Inorganic Biology Research

Chemistry research in designing components for inorganic cells. (2011 - 2014)

As part of a high school professional science research program from 2011 to 2014, I helped to advance the field of inorganic biology under the mentorship of Dr. Geoffrey Cooper, a member of the world's leading inorganic biology team at the University of Glasgow.

Abstract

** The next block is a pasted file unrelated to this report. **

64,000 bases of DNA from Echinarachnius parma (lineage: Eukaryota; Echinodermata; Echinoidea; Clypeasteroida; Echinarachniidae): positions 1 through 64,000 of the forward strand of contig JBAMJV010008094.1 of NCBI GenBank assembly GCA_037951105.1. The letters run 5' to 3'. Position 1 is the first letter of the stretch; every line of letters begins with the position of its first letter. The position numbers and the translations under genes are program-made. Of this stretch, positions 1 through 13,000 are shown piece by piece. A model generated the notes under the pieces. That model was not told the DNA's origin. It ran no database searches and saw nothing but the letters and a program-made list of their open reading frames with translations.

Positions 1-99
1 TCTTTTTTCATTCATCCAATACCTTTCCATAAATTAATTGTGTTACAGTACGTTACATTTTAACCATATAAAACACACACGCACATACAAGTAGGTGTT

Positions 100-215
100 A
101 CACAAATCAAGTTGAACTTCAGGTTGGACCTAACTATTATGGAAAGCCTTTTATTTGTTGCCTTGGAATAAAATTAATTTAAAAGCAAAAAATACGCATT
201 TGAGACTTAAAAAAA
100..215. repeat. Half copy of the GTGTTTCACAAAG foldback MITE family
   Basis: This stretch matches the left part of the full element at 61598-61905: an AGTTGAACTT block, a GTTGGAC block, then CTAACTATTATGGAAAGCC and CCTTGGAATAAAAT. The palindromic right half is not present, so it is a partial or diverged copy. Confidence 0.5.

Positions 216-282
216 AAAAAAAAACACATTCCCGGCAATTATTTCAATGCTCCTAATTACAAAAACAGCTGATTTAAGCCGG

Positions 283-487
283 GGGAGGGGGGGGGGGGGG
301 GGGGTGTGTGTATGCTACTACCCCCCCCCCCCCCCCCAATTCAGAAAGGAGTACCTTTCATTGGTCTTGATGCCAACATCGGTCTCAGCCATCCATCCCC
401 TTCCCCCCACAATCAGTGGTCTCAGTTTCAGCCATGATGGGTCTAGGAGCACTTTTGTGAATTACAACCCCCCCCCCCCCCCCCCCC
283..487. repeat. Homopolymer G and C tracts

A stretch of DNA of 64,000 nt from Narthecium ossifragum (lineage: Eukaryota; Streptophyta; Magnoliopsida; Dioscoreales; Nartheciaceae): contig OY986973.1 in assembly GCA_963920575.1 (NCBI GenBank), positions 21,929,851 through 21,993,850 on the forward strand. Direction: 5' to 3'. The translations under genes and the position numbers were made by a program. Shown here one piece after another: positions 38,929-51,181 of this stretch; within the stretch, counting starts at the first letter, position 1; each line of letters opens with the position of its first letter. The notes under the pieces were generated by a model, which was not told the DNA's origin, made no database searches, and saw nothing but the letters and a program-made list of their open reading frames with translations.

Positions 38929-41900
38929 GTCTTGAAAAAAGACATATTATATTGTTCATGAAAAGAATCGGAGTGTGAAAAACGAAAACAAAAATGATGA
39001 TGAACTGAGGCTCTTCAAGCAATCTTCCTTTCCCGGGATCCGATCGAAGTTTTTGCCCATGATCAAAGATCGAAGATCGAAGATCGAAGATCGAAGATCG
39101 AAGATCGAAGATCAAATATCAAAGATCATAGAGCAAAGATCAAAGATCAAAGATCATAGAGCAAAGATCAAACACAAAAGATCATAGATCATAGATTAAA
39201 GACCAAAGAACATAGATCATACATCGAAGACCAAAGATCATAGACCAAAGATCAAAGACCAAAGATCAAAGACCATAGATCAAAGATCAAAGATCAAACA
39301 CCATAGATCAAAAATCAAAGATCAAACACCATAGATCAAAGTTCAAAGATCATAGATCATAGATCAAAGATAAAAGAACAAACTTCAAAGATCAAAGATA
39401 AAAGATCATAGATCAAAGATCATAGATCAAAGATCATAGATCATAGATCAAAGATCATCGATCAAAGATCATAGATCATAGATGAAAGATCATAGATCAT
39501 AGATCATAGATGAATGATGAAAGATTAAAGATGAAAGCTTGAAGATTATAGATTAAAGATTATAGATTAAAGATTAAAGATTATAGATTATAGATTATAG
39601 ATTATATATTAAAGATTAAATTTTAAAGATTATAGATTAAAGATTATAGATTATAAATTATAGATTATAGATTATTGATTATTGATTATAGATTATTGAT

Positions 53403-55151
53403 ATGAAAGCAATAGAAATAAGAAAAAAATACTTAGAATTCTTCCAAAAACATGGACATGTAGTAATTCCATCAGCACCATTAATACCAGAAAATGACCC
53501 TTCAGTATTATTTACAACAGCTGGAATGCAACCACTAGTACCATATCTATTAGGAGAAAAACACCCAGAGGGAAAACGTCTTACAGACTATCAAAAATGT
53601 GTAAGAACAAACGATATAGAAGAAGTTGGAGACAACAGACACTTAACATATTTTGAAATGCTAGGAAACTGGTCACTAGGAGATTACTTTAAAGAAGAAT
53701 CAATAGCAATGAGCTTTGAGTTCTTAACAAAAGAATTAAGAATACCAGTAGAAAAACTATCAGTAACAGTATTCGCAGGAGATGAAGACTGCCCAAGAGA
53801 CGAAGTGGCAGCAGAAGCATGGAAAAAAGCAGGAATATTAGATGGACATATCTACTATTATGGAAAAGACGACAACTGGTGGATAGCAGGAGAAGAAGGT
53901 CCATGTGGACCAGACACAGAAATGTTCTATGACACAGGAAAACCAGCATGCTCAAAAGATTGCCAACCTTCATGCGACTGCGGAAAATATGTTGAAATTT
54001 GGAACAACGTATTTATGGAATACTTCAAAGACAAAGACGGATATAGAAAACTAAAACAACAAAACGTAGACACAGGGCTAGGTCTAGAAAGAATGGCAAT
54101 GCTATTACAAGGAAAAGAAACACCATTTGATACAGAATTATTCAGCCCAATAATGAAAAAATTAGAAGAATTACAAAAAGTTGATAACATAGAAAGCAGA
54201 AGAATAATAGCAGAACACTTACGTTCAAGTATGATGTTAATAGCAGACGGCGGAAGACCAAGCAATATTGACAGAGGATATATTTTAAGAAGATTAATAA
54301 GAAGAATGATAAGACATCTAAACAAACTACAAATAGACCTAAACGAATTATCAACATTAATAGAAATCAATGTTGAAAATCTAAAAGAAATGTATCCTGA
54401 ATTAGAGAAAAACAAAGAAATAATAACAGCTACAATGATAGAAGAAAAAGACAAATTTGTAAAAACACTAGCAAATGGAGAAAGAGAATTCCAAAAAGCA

In the emerging field of inorganic biology, which has the goal of creating an inorganic cell capable of lifelike function, scientists are working to develop an artificial microtubule to act as a structural and fluid-carrying component in a potential inorganic living architecture. Under the guidance of my mentor Dr. Geoffrey Cooper, I investigated the use of electrophoresis-induced growth patterns to direct the self-assembly of dissolved inorganic polyoxometalate (POM) clusters into robust, hollow tubular networks in real time. Spontaneous and rapid growth of these tubes occurs from crystals of the anionic POM metal immersed in an aqueous solution containing an organic cation. This self-assembly took place within a modified gel electrophoresis kit, in order to examine the effects of an electrical field on the tubes’ growth direction. Electrophoresis was found to have an impact on the growth direction of the tubular network system, and this effectiveness was in bulk, meaning the electrophoretic force was applied to the entire system. It is known that tube formation is not limited by POM type, and the tubes can be designed to have properties that reflect the parent POMs, including redox potential, catalytic activity, charge and photochemical properties. The hollow yet robust nature of these tubes can be utilized to develop devices and systems in which the self-assembled tubes act as microscopic flow channels, as well as in the self-assembly of metal oxide based semipermeable membranes. In conjunction with more localized control techniques, electrophoresis could be of use in the directed assembly of an inorganic living architecture.